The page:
Customer Lifetime Value (LTV)
LTV is a valuable metric for assessing the health of a subscription business and making informed decisions about customer acquisition. However, it can be difficult to reliably estimate. Try the calculator tool below to find out the LTV for your business!
Calculate my LTVWhat is LTV?
Customer Lifetime Value (LTV) represents the average revenue that a customer generates before they churn, offset by gross margin. LTV in SaaS is only ever used as a forwardlooking estimate of the future, but calculating a reasonable estimate allows you to make smarter decisions for your business.
How is LTV useful?

Balancing customer acquisition spend
If I know my LTV is ‘X’, I can confidently spend ‘Y’ to acquire customers without much risk.

Determining payback period
How long does it take for a customer to “pay back” their acquisition cost? The longer this is, the more risk there is tied up in the business.

Investor reports
Many investors in SaaS want to see LTV as a part of their “health” assessment of a prospective investment.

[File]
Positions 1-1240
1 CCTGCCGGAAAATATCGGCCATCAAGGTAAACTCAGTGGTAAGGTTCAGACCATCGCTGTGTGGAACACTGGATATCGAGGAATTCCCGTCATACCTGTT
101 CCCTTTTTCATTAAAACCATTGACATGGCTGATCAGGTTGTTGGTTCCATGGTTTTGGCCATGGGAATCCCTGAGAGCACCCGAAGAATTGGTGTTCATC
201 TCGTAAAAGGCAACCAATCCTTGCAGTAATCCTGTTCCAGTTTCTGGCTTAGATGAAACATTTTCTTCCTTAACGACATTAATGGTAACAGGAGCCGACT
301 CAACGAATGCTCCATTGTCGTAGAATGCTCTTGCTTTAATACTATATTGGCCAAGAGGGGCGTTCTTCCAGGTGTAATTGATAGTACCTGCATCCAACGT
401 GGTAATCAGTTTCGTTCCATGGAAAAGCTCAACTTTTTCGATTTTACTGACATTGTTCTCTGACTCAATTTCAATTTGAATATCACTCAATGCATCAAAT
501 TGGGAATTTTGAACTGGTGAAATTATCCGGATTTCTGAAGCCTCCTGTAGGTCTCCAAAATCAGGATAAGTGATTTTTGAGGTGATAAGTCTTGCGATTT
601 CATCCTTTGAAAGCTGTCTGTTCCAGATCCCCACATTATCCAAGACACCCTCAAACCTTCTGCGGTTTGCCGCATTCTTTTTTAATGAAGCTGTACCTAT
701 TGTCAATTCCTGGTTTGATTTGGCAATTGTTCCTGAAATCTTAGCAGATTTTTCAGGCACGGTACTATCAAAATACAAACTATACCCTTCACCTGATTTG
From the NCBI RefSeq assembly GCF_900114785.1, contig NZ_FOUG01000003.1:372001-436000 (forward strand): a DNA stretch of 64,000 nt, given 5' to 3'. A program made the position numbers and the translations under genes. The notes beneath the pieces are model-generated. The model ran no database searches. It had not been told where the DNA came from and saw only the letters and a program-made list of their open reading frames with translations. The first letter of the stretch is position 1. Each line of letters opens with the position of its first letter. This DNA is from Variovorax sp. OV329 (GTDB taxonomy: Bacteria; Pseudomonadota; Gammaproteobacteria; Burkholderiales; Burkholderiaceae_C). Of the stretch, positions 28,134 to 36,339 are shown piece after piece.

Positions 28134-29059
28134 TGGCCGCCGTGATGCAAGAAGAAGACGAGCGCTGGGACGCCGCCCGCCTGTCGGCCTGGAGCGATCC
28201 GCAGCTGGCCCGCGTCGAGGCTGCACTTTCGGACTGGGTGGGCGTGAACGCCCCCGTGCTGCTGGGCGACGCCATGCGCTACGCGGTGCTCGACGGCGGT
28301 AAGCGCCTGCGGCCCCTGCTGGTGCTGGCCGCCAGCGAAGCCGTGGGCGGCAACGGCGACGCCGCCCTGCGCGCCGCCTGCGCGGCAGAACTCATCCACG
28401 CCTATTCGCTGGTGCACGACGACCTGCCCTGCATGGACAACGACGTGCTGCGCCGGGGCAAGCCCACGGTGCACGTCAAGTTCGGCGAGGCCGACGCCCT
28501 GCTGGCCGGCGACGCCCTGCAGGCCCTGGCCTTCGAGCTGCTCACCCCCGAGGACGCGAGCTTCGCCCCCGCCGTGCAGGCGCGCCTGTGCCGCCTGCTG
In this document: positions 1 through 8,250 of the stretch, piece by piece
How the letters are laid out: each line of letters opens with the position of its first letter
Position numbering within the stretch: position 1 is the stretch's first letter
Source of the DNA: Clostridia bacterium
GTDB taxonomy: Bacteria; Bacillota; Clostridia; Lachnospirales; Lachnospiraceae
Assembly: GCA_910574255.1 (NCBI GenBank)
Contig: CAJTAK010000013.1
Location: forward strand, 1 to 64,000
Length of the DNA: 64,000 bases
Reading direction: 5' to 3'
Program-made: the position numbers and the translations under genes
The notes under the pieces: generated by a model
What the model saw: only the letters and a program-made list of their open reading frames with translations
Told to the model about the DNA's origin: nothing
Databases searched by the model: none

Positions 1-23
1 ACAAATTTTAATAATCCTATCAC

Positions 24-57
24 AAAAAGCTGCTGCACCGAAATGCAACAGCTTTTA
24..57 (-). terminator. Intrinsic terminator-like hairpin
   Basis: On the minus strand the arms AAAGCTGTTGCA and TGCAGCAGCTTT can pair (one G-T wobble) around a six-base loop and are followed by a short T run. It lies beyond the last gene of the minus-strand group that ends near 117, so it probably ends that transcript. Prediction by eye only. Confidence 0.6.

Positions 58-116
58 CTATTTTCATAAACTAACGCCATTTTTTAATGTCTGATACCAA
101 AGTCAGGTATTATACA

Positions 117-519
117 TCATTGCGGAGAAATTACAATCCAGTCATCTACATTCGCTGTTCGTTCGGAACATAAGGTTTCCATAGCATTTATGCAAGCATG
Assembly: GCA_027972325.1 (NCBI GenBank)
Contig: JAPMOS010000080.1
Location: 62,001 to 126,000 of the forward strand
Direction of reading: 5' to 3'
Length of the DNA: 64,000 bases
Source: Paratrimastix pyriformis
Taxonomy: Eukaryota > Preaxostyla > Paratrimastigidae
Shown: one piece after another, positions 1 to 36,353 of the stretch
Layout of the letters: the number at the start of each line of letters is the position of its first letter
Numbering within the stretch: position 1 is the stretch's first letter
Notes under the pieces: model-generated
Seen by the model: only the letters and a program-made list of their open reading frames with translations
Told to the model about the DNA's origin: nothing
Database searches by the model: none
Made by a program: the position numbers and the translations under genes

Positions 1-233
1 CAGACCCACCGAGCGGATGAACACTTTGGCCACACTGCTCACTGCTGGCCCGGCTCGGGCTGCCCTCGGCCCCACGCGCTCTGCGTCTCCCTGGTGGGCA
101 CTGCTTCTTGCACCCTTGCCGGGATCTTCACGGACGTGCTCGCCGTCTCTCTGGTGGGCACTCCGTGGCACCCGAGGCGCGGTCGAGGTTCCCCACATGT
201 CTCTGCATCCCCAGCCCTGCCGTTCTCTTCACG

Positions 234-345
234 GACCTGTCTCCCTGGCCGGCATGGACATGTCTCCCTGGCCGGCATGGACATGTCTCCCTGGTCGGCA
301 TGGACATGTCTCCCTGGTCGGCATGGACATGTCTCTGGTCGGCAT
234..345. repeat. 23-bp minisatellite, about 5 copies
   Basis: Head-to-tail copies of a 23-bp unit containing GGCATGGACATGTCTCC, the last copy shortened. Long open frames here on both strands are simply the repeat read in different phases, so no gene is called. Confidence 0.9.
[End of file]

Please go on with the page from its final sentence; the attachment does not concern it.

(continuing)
Try it yourself
The basic LTV formula
ARPA: Average Revenue Per Account (The average MRR across all of your active customers)
Gross Margin: The difference between revenue and COGS (Cost Of Goods Sold). This is typically extremely high in SaaS (>80%)
Customer Churn Rate: The rate at which your customers are cancelling their subscriptions.
This basic LTV formula is commonly accepted as a useful starting point. However, it’s only a rough estimate and doesn’t properly account for MRR expansion, contraction or nonlinear churn.
The “David Skok” formula Advanced mode
G is an annual growth rate for customers who haven’t churned
K = (1  Customer Churn Rate) x (1  Discount Rate)
Discount Rate is a predefined annual rate of your choosing, accommodating risk and reduced value of future money. Skok suggests a value of 2025% for prescale businesses. The calculator above uses a fixed discount rate of 20%.
SaaS VC and thought leader David Skok recently introduced a more advanced LTV formula, which produces a more ‘realistic’ estimate of the metric. The formula incorporates:
 Revenue expansion from customers upgrading plans
 Risk (resulting in a more pessimistic value)
 The reduced value of money over time